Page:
23 Security Fixes Just Released: Experts Astounded

Dennis Faas's picture

Microsoft's Patch Tuesday came and went yesterday, bringing 23 fixes for a number of issues with its popular Office programs Excel and Word. At least several of these have been marked critical and most users should certainly consider the download. (Source: theregister.co.uk)

The most critical of the patches fixes an Excel flaw that could potentially allow a hacker to take remote control of an unpatched system. If an unprotected user opens a malicious and specially crafted Excel file, they could find their computer controlled by someone else effectively exploiting something called an Unspecified Remote Code Execution Vulnerability in Excel. Those PC users employing Microsoft Office editions for the years 2002, 2003, and 2007 should apply the fix. Even Mac users online with Microsoft Office 2004 and 2008 are vulnerable, an MS bulletin suggests. (Source: cnet.com)

Remote Code Execution Threatens Office, Explorer

Similar remote execution flaws in WordPad and other Office utilities are also being patched with this most recent download. Word users running 2000 or 2002 editions of the popular word processing tool are most encouraged to update. Given that this is exam time at most universities across North America, it might be a good idea for students to follow the advice.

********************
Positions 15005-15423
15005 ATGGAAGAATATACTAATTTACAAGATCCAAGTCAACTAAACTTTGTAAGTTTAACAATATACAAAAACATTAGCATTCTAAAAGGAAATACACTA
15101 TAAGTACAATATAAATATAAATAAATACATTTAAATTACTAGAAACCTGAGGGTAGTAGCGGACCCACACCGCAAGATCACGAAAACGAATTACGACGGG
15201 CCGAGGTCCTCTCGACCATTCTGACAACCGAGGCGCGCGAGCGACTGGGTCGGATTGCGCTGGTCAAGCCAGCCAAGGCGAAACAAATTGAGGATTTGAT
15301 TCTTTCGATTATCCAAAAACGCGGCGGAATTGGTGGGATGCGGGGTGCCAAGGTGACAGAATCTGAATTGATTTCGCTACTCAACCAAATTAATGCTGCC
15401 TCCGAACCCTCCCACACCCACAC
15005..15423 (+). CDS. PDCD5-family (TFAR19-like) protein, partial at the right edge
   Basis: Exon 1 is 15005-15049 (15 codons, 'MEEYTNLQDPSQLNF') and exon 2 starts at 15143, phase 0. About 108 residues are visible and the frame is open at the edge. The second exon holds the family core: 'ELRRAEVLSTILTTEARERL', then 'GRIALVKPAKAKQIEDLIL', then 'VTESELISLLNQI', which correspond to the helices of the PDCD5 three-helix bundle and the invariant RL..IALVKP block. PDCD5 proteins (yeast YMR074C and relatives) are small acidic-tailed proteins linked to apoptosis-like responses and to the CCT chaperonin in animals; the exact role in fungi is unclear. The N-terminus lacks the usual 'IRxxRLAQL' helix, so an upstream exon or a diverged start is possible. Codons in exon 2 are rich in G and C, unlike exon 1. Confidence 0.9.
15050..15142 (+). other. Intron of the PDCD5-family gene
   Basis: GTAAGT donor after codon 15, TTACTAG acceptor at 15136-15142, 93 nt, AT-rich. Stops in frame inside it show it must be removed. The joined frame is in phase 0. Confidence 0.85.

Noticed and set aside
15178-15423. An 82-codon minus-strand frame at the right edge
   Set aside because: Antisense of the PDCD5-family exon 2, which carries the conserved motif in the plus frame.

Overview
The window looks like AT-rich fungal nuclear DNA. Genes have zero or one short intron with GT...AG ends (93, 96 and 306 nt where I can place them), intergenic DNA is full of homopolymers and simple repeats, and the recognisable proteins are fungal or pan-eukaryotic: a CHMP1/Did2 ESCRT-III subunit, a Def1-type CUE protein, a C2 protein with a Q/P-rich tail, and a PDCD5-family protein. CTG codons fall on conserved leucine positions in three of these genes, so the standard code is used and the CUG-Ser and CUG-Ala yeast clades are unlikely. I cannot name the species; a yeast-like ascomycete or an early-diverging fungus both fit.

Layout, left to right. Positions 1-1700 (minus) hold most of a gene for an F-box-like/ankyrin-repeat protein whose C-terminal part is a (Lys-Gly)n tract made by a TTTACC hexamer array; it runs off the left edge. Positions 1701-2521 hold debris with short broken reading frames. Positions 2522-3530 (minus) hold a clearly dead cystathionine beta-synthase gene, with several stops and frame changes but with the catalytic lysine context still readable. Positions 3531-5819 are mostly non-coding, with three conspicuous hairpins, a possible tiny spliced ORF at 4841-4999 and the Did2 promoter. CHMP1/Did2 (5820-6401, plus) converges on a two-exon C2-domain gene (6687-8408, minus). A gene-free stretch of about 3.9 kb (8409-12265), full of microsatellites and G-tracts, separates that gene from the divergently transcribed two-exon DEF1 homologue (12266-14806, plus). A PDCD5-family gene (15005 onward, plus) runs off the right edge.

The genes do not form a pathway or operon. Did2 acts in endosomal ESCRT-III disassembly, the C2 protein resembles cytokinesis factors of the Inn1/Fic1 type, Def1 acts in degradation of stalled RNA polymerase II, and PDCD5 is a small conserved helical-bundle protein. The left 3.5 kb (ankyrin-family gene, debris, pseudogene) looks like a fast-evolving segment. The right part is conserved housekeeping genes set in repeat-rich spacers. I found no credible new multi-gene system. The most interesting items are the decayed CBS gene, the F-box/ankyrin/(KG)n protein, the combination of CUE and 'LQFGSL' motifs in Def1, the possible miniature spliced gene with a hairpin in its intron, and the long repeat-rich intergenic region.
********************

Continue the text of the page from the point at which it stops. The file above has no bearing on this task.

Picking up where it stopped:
Windows 2000, XP, XP Professional, and Windows Server 2003 users are also informed that they are vulnerable to a remote attack.

The patch hardly stops there, however.

Microsoft's ubiquitous Internet Explorer browser is also vulnerable to a series of four critical issues, which collectively could lead to a remote code execution. This time the problem isn't linked to a malicious file, but a specially constructed web site that has the potential to attack a server through HTTP. Internet Explorer 5 through 7 are affected.

"We were astonished..." Say Security Experts

Other remote code execution fixes have been included addressing issues in DirectX 8 and 9. A less likely hack for Windows OS versions from 2000 to Vista and Server 2003 and 2008 have also been fixed; although the issue requires a hacker to log onto a system themselves before running a malicious application, it's still worth updating just in case your computer is lost, stolen, or misplaced. (Source: pcmag.com)

Most security experts are startled at the number of threats this patch addresses. "We were astonished to see how many zero-days are in [this past Tuesday's] release," said Wolfgang Kandek, Qualys' CTO. "For the IT guys, that means their window has just shrunk to zero to get these things fixed." (Source: cnet.com)

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